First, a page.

Are we trying to live someone else’s life?
All of us are irreducibly individual.
We all have our own distinctive looks, tastes and talents, which combine in a way that makes us unique. Our individuality is not just a function of our physical and mental conditioning, but is also a reflection of our innate spiritual nature. The Bhagavad-gita (15.07) indicates that all of us as souls are individuals, with our own unique eternal identity and special relationship with Krishna in the spiritual world.
Despite our intrinsic individuality, we often try to live someone else’s life. Here’s how.
Our culture allures us with glamorized icons such asmovie stars and sport stars. Consciously or subconsciously we imitate their hair-style, way of dressing, manner of speaking and so forth. The media further goads us with ads, billboards and commercials that depict how we should look and be. The cumulative effect of these external materialistic influences is that we spend much of our life trying to be somebody else. This habit may carry over even to our spiritual life, wherein we try to become like some senior devotee whom we admire.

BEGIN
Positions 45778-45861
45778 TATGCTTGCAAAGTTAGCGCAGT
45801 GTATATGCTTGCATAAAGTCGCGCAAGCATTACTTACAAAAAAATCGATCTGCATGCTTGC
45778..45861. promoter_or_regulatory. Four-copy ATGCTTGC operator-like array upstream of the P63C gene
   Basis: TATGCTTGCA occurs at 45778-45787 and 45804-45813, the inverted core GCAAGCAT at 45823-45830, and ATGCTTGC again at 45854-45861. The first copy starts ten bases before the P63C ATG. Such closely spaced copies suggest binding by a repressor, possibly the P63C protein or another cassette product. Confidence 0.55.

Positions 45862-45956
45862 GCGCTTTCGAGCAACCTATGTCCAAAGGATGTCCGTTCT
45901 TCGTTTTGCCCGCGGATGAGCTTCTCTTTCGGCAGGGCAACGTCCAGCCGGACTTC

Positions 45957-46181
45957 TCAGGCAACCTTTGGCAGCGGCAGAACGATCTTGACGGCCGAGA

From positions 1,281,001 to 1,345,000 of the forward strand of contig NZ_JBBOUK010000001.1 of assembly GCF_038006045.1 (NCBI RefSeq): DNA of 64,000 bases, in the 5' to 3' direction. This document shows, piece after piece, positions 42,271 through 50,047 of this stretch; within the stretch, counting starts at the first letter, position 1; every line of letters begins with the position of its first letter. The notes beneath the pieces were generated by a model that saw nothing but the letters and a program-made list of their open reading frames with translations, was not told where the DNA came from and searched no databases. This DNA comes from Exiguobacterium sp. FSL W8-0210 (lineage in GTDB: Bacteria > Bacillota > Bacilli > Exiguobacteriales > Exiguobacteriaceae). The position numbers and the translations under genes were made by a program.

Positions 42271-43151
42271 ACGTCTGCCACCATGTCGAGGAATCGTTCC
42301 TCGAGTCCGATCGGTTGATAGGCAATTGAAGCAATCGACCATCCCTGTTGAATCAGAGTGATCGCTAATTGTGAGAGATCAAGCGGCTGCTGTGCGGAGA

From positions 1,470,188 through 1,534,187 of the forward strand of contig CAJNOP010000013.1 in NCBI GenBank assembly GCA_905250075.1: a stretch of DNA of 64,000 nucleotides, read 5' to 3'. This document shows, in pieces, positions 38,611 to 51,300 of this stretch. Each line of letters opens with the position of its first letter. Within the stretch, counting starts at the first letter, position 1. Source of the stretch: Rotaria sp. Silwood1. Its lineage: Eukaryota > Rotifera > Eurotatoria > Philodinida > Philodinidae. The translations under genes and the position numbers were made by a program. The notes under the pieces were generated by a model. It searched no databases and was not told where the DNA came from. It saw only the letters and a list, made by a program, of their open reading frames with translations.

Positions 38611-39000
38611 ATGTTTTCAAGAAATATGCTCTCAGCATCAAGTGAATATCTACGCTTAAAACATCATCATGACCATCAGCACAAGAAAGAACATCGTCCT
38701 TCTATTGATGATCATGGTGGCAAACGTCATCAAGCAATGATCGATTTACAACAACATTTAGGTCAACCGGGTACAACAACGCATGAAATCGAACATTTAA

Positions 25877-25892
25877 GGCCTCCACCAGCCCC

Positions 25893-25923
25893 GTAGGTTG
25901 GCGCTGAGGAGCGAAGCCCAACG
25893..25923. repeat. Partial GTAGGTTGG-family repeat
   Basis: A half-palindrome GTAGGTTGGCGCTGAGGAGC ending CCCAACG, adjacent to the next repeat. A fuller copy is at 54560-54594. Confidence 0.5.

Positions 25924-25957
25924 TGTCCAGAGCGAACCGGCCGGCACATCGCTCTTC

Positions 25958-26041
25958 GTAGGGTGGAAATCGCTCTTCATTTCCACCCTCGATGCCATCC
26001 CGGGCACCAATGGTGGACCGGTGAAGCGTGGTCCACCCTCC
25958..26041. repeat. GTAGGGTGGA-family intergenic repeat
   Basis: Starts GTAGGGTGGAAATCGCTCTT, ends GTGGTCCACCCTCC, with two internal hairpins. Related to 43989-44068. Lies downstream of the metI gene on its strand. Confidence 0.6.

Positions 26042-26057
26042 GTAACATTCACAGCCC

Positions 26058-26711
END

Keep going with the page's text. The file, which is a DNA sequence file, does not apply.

We may wonder, shouldn’t we have role models? Definitely we should. However, models are not for duplication, but for inspiration. We should not, need not and can not try to become the duplicates of our models. Such an attempt will be impossible because no two individuals can be identical and it will be undesirable because it will make us incapable of making our own unique contribution. Instead, we should take inspiration from the virtues of our models and integrate those qualities according to our individual nature.
By so doing, we will be able to make our best contributions for the pleasure and glorification of Krishna, our own holistic growth and our service to the world.
“The living entities in this conditioned world are My eternal fragmental parts. Due to conditioned life, they are struggling very hard with the six senses, which include the mind.”